Parent guide to teenage dating

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Yes, the prom as we knew it still exists, but even its drama pales in comparison to today’s boy-girl relationship issues.“It’s not your parents’ dating anymore,” concedes Robin Gurwitch, a clinical psychologist at the Duke Center for Child and Family Health.

“We don’t have the vocabulary and we don’t have the experiences to be able to help.

That’s because most kids go in large groups and are couples in name only.

Johnny may still ask Suzy to be his date, but only after the “group” has decided who will go with whom.

Jennifer*, a junior at Sanderson High School in Raleigh, notes that while it’s not cool to “talk” to more than one person at a time, some people go from one talking “relationship” to another without actually dating anyone, which tends to explain the relatively low numbers of actual couples.

For instance, among Megan’s circle of about seven close girlfriends, only two have boyfriends.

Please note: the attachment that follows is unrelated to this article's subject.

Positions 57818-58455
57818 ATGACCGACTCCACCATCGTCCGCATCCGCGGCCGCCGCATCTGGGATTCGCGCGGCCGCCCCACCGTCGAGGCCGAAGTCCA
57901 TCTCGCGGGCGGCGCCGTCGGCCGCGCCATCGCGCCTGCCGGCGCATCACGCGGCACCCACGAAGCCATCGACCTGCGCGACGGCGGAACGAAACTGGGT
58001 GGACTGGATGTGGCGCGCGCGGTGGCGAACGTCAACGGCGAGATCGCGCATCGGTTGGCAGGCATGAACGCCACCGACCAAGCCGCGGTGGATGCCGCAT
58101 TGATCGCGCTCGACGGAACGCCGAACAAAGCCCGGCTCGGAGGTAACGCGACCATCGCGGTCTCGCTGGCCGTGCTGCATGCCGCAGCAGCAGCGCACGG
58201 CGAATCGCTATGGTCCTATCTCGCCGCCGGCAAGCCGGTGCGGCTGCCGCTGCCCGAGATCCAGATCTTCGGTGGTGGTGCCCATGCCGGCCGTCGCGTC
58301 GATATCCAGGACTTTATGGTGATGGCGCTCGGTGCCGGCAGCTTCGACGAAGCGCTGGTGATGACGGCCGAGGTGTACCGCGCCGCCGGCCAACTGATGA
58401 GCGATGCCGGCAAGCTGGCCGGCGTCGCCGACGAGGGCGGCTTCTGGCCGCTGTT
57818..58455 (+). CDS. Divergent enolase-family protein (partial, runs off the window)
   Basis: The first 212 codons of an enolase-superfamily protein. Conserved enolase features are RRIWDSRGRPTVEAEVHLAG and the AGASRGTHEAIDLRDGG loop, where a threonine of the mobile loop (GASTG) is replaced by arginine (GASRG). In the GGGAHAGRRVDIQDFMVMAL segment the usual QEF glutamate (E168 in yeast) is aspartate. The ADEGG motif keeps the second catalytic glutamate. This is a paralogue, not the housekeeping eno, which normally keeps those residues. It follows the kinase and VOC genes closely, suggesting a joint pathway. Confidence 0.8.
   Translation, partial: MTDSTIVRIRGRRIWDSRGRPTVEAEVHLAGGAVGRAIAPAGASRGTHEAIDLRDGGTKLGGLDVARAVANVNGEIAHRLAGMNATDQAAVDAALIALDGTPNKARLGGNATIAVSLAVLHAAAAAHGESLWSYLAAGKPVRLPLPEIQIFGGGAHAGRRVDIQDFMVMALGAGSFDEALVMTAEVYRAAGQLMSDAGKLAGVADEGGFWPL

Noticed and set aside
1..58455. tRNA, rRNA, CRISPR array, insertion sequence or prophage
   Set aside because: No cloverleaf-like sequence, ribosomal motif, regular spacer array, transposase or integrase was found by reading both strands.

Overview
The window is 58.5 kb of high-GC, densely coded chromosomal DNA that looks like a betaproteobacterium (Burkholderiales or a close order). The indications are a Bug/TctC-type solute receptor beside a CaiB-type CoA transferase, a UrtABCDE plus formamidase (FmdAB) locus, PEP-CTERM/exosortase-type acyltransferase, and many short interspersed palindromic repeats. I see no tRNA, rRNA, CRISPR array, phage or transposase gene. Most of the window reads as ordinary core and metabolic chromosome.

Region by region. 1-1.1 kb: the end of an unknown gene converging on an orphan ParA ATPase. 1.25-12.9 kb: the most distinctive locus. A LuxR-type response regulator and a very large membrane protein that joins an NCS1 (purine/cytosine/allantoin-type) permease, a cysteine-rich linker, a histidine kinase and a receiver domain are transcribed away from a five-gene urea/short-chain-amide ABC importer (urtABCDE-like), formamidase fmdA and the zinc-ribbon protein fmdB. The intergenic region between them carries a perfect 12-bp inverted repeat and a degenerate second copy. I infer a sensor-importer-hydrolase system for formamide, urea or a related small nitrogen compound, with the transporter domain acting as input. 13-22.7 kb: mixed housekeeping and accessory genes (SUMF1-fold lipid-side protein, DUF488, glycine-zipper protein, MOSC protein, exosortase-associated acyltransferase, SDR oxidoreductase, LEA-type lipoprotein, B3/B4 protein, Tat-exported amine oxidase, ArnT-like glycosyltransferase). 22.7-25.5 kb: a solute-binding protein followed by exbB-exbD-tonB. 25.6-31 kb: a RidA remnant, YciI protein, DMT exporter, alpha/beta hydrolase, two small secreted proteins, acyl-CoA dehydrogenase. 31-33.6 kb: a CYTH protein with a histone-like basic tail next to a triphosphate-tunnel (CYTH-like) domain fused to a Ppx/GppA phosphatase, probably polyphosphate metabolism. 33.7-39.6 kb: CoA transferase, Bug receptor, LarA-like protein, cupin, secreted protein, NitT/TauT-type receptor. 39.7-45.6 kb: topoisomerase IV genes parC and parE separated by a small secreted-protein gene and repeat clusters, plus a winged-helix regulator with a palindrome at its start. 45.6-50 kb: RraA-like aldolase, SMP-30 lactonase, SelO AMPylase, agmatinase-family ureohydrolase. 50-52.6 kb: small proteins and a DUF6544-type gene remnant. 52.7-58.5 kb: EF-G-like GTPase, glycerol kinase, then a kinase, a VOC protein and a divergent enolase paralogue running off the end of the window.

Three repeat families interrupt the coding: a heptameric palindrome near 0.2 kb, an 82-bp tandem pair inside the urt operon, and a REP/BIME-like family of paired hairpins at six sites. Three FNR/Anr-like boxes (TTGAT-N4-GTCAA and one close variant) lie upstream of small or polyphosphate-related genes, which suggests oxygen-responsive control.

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Dating Starts Earlier It’s not unusual for sixth-graders to say, “I have a boyfriend/girlfriend.” Often these relationships develop through texting.Teens also learn how to be both assertive and compromising, how to be giving to another and how to expect the same in return. Show them how you compromise, stick up for yourself, give and expect respect and argue but love your spouse. Tell girls that they do not need to have sex to keep a guy. Many kids are having these forms of sex because they tell themselves it’s not really sex. Then tell them about contraception and sexually transmitted diseases.All of this is a sort of practice session in order to find “Mr.” or “Miss Right.” Unfortunately, too often teens start dating with no preparatory talks from their parents and then they can get into trouble. You hope they will wait to have sex, but if they don’t, it’s best that they protect themselves.Ed Parrish, a banker and father of four from Graham, has noticed that his 13-year-old son has started asking his older sister if her friend’s younger sister can join her on visits to the Parrish home. Sometimes, his son will go to the movies with guy friends and “meet up” with a group of girls from school, Parrish says.He feels comfortable with these early forays because “we’ve given him the talk about the need to respect young ladies and what we expect of him.”What to watch for: Cellphones and social media can lay traps for preteens and young teens.

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